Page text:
The new rules on outsourcing enter into force: simulation will be punishable with jail

Note published on September 1 in El Economista, Capital Humano [Human Capital] Section by Gerardo Hernández and Blanca Juárez.
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“Every date finally comes around and every deadline will arrive”, states a well-known saying, which is a perfect fit for the new scenario for outsourcing in our country, which enters into force on September 1. As of this month, all of the new provisions in outsourcing matters will enter into force and, with them, the criminal implications in case of simulating specialized services or signing agreements for the provision of personnel.

With the start of September, the new terms provided for the regularization of companies who had labor subcontracting agreements and businesses that wish to provide specialized services in the market came to an end. At the same time, all of the provisions on social security and tax matters entered into force.

Among the new regulations applicable as of this month, labor subcontracting or the simulation of specialized services is equated to the crime of tax fraud, which can be punished with up to nine years in prison, in accordance with the Federal Tax Code.

Additionally, invoices for the concept of provision of personnel or subcontracting of specialized services that are not registered in the Registry of Specialized Services or Specialized Works (Repse) lose their effects of deductibility.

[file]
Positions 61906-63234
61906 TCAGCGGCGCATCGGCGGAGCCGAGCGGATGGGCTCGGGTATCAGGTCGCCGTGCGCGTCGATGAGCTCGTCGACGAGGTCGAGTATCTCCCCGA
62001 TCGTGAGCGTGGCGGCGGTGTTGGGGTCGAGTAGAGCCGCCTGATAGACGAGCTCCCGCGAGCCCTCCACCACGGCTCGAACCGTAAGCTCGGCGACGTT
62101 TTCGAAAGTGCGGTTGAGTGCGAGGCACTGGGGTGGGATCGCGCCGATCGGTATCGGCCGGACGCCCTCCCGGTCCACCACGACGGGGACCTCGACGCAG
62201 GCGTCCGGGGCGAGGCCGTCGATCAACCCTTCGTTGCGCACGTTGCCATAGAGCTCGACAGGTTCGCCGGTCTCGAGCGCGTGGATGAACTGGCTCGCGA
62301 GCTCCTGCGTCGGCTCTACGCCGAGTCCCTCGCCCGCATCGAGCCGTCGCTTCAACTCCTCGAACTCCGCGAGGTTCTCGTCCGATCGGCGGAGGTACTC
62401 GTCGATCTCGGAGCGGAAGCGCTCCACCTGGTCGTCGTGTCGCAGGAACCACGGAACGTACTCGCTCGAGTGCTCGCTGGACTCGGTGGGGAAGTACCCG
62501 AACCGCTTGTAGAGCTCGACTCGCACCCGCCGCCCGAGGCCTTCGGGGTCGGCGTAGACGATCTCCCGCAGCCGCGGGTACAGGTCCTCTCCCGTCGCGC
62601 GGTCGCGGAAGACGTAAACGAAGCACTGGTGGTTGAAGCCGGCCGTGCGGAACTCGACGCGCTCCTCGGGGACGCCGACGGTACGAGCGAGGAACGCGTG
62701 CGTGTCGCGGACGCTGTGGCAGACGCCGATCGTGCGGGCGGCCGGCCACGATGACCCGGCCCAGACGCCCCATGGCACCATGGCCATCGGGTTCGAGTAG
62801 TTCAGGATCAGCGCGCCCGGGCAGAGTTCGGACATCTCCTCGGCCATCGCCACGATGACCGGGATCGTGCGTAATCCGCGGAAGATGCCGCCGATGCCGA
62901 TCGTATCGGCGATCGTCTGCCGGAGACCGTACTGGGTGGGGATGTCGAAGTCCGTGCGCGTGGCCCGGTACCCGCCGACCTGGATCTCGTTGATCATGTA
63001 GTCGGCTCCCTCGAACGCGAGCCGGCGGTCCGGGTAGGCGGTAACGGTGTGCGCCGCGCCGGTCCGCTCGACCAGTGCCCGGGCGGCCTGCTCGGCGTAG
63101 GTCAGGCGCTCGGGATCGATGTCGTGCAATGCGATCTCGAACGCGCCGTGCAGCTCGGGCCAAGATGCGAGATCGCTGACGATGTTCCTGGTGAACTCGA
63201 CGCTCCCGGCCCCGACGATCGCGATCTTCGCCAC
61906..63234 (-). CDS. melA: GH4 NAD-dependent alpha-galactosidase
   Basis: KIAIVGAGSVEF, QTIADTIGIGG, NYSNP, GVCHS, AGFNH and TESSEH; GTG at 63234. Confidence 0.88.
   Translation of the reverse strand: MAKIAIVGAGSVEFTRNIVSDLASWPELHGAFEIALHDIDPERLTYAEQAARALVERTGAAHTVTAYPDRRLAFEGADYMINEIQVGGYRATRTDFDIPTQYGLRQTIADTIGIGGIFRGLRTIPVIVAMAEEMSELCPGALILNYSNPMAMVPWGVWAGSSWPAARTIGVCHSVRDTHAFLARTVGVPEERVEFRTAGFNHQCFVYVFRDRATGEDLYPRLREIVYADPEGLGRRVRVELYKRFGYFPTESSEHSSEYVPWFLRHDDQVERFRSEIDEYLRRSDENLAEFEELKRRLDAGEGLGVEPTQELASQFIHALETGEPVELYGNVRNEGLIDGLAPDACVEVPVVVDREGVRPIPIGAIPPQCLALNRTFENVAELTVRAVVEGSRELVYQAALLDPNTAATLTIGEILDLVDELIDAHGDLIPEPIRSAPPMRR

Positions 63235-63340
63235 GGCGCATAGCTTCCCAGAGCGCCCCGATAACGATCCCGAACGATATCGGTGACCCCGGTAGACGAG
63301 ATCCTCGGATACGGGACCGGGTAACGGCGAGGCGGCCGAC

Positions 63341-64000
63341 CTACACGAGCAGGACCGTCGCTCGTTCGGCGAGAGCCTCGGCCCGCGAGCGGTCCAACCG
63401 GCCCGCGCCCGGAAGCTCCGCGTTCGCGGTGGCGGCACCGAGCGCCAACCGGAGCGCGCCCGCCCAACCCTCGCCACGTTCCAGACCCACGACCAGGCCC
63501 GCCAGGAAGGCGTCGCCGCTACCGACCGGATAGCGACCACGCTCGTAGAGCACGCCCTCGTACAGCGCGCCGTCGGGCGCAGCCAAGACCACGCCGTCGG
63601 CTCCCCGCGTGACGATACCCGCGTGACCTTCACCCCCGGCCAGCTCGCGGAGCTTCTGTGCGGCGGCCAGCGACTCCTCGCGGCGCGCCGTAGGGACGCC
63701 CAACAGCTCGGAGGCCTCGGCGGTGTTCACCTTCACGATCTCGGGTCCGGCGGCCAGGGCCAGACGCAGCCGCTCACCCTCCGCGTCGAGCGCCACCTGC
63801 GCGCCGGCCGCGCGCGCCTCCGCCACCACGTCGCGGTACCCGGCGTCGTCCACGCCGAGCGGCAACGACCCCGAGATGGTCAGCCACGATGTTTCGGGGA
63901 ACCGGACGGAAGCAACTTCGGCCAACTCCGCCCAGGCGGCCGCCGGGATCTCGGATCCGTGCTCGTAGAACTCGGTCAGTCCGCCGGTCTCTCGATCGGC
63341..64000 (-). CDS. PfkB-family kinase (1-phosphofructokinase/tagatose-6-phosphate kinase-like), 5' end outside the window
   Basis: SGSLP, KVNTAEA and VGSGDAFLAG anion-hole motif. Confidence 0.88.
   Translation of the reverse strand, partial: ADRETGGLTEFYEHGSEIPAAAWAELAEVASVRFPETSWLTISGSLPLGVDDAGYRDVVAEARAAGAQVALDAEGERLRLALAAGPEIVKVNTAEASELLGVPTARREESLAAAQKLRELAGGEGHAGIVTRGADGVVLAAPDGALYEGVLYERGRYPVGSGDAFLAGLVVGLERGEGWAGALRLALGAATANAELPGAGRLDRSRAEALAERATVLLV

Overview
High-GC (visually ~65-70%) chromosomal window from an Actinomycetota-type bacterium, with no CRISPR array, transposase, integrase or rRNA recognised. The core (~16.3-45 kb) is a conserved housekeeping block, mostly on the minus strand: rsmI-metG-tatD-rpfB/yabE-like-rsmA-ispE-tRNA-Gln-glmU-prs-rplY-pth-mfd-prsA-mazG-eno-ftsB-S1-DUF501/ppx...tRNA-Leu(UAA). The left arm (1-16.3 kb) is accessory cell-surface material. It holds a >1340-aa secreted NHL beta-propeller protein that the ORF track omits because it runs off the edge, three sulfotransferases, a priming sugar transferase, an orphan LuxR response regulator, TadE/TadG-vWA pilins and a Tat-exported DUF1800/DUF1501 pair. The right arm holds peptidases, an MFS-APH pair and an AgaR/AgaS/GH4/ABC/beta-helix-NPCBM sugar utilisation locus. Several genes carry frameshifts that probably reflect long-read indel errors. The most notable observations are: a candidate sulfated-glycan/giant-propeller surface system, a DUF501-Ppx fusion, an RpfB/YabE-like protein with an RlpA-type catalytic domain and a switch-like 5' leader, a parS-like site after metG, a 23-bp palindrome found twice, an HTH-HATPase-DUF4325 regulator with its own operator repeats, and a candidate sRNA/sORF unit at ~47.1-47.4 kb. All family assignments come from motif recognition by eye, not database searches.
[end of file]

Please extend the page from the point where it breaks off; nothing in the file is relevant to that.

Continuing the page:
During the time of transition, companies could enter into new contracts for the provision of specialized services without having the Repse, but as of September 1, all third-party hiring agreements must be registered in the public registry managed by the Department of Labor and Social Welfare (STPS) in order for invoices issued by contractors to have deductibility and accreditation effects in regard to ISR [Income Tax] and VAT.

“After September 1, the immediate consequence of lack of compliance will be non-deductibility of invoices for those services, that is where we will see the first impact”, said Jaime Rodríguez Eguiarte, leading partner in Labor Practice of the Ibarra, del Paso y Gallego Firm.